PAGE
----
TODAY’S SARTORIAL MALAISE
I am frequently asked whether I have an explanation for the truly appalling standards of dress exhibited by men (I can hardly call them gentlemen) on the streets of Britain. The slovenly, drab clothes worn by my compatriots – both young and old – cause shame to those of us who remember when the sartorial principles of the British (perhaps I mean English? – but no, the Welsh, the Scottish and the Northern Irish were our equal in this regard) were, to use the cliché (which was a cliché because it was true), the envy of the world.
I can offer the following factors by way of explanation, although (Laus Deo!) I have no expertise in the realm of social “science” (was ever a ‘discipline’ more inappropriately named?). I list them in no order of precedence.
- The destruction of the grammar schools.
Any person – politician, sociologist, journalist or other rapscallion – who dares to talk about the collapse of ‘social mobility’ without mention of the destruction of the grammar schools (by both Labour and Conservative governments and by local authorities of both parties) is either a liar or a fool. The grammar schools allowed those from lowly backgrounds to go – with their heads held high – to the best colleges in Oxford and Cambridge. There they learnt (or, more accurately, had confirmed – for their schools had already inculcated what was best about Britain) what it meant to be a gentleman, and to dress as such.
- The growth of the ‘celebrity culture’.
To admire those who have nothing to offer beyond the fact that they appear in glossy magazines and/or on the television (I do not think this admiration applies to those who speak on the wireless) is an idiocy which has taken root among those of limited intelligence. Such admired persons appear to spring up from the Underclass and appear to take a delight in dressing as if their chief ambition is to apply for employment in the world of refuse collection.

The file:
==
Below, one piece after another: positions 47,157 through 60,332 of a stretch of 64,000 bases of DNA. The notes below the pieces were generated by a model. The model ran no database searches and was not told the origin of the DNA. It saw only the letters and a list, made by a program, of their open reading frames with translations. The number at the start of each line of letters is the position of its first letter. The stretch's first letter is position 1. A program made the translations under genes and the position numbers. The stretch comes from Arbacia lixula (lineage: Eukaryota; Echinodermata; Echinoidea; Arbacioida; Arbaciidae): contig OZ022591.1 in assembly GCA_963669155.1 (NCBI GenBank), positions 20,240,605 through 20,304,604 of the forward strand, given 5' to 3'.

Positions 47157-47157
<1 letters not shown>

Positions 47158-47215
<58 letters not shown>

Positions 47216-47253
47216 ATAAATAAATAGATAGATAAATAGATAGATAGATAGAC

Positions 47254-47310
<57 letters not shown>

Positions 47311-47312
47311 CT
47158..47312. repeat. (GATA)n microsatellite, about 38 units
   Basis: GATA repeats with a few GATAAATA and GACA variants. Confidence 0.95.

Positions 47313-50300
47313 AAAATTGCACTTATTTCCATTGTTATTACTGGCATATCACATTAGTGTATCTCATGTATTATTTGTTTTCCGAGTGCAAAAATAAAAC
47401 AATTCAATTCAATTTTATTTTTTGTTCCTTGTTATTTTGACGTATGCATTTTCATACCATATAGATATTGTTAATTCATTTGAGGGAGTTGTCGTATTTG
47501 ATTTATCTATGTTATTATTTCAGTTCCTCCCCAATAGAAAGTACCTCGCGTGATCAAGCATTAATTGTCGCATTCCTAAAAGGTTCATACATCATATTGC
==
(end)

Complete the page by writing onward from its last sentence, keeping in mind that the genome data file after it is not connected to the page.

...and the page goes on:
- The development of the technology of communications.
The uncivilised masses appear to believe that their inadequacies can be supplied by a rigorous observation of the small screens which they hold before them as they walk our streets, sit in our restaurants and (astonishingly and dangerously) drive motor cars and pedal bicycles. Their habit inclines them to neglect their companions (how I feel for the ladies who sit, conspicuously bored, at dinner tables while their beaux stare at their telephones) and suppose that their drab, dismal clothes are in some way sufficient for those social situations for which they have the finance but, clearly, not the manners.
- Mr Beckham.
It is, I readily concede, improper of me to introduce the name of an individual into this list of improprieties. To the gentleman himself, I apologise. Nevertheless, I have observed that many British men (and not only those who are of the younger generations) rely on this particular sportsman (footballer?) to supply them with inspiration for their own dress. And his inspiration is not in any way beneficial. His standard of dress seems to change frequently, perhaps in response to matters commercial, and is neither consistent nor useful for those who have no mind of their own.
Of course, I will stand accused – in the light of my innocent observations – of partiality and of that most hideous of modern ‘crimes’, elitism. To such critics, I say, “Well done! You have accurately divined my position.” I am, indeed, partial to proper standards of dress – see my Ten Commandments – and I have been taught to aspire to membership of the elite. Those men who do not share my views can continue to throng our pavements in those rags which pass for ‘fashion items’ (if they are expensive) or ‘bargains’ (if they are cheap). The rest of us – few though we be – will continue to attempt to adorn our nation in the formal, the well-cut and the traditional. Whatever our other faults, at least we know what constitutes proper dress for a British gentleman.